Even though in the Middle-Ages the members of this religious Order took a special vow to act as hostages, if necessary, to free Christian captives whose Faith was in danger from the Moors, the situation has changed over the centuries. This was “hostage replacement” was important at the time of the Crusades, but has since been adapted to changing historical circumstances.
Today, the main thrust of the Mercedarians’ apostolate is Reconciliation of souls with God. The Order exists today in 17 countries, including Spain, Italy, Brazil, India, and the United States. In the U.S. it has houses in New York, Florida, Philadelphia and Ohio. Today, friars of the Order of Mercy continue to rescue others from modern types of captivity, such as social, political, and psychological forms. They work in jails, marginal neighborhoods, among addicts, and in hospitals. In the United States, the Order of Mercy gives special emphasis to educational and parish work.
We may well be headed for a repeat of the dire circumstances of the Middle-Ages. The world political situation—especially in the Middle-East—is already showing similar barbaric trends as those of the Middle-Ages with its anti-Christian invasions, slavery and abuse. Would you risk your life to free someone from a concentration camp? Would you take the place of a prisoner? Would you sacrifice comforts and even necessities to save a slave? Would you pray and do penance for the freedom of Christian captives?
These things were done by the followers of Christ from the earliest days, but especially during the Middle-Ages. At that time the enemies of Christ’s Church had conquered a great part of Christian territory and had carried off into slavery many thousands of Christians. Hit and miss―though heroic―efforts to free these unfortunates had been made here and there.
The Church decided to organize the work of ransoming slaves. In 1198, St. John of Matha and St. Felix of Valois founded the Trinitarians. From then until 1787 they redeemed 900,000 captives. The Order of Our Lady of Ransom, called the Mercedarians, and founded by St. Peter Nolasco, according to their own records, ransomed 490,736 slaves between the years 1218 and 1632. St. Vincent de Paul, a slave himself, led his priests to save 1,200 Christian captives in the short period between 1642 and 1660 at the staggering cost of 1,200,000 pounds of silver. An even greater achievement was the conversion of thousands in captivity, and steeling them against the sufferings of a cruel martyrdom for the Faith.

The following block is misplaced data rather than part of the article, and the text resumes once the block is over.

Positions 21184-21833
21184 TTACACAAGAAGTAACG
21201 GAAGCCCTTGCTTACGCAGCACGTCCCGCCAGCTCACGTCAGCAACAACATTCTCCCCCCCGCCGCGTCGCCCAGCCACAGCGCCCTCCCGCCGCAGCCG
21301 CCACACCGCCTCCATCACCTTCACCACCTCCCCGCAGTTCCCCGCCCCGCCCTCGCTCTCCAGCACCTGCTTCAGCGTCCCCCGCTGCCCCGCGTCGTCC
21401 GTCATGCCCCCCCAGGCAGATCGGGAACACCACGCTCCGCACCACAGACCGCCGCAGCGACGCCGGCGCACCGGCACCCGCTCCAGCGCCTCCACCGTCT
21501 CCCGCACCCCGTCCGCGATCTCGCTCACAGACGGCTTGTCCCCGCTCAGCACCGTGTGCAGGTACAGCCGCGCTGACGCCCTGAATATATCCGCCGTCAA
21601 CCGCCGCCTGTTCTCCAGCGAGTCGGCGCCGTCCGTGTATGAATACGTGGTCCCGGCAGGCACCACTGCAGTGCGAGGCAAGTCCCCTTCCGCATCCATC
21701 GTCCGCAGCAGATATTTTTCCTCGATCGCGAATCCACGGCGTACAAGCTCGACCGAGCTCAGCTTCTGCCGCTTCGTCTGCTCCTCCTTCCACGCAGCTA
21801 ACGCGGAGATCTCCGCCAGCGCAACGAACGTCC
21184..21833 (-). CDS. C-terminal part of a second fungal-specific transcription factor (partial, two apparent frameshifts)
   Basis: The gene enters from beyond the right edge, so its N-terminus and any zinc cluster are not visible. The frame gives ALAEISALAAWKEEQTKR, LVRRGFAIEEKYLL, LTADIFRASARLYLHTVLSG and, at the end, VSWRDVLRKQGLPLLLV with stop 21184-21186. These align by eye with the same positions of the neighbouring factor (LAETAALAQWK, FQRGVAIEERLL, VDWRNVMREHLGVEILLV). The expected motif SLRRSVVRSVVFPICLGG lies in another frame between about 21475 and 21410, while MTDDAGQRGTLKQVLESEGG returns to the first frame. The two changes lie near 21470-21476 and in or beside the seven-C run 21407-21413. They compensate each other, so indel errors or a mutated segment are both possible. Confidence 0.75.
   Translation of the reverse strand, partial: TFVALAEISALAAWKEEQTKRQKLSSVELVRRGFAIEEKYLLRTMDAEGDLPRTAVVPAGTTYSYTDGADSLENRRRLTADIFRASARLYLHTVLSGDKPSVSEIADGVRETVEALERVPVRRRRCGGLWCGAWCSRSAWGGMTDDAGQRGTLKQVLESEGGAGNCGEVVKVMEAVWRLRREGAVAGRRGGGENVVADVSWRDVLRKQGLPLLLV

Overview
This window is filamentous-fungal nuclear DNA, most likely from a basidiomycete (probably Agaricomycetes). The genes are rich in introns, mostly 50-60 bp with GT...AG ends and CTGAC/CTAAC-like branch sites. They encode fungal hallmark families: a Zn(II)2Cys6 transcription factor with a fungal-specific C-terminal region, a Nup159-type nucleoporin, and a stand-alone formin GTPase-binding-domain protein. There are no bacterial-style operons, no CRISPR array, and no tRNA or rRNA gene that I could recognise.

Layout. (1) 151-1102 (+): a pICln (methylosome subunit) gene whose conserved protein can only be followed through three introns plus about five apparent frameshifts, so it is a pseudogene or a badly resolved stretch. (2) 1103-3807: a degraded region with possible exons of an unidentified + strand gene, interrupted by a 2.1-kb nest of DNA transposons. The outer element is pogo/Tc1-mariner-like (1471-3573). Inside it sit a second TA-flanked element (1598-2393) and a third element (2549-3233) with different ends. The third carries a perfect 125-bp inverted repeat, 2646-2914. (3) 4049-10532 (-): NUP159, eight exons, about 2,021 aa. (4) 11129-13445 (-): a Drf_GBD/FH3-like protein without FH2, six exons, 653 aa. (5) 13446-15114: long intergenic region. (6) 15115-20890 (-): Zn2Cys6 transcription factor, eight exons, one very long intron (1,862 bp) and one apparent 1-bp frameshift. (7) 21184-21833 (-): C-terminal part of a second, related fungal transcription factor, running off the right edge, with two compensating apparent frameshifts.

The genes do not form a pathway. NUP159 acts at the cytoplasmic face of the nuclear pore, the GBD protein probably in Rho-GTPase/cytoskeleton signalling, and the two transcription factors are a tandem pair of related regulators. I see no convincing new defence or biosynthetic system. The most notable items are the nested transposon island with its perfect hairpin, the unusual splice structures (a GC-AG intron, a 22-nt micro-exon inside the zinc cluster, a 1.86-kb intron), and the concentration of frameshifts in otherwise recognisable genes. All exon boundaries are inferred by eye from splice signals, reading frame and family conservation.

All this has even been admitted by non-Catholics. A modern, competent Protestant historian, Bonet-Maury, records that no expedition sent into the Barbary States by the powers of Europe or America equaled “the moral effect produced by the ministry of consolation, peace and abnegation, going even to the sacrifice of liberty and life, which was exercised by the humble sons of St. John of Matha, St. Peter Nolasco, and St. Vincent de Paul.”
You may judge from this indication of Mary’s love for the Christian people, and from her eagerness to free their bodies from the tyranny of cruel and infidel masters, what must be her zeal to free them from the still more cruel slavery of Satan. They are her children, committed to her care by Jesus Christ, loved by Him with unutterable tenderness, and purchased at the price of His bitter Passion. In her eyes they are, so to speak, invested with the personality of Jesus Christ. They are, in a measure, unto her what He was, and therefore the love which she bore to Him is transferred to them. Judge therefore of her sorrow, when she beholds them in the jaws of the wolves of hell. When men lose their liberty, and fall beneath the yoke of a foreign power, it is their bodies only that are in chains; their minds, their souls are free. No dungeon can darken their light, no manacles, no fetters can bind down their thoughts or their aspirations. The tyrant may threaten, may kill; but he cannot compel the will to bend. If, as a last resource, he strike with the sword, one sharp pang will forever free the poor wretched prisoner from his clutches.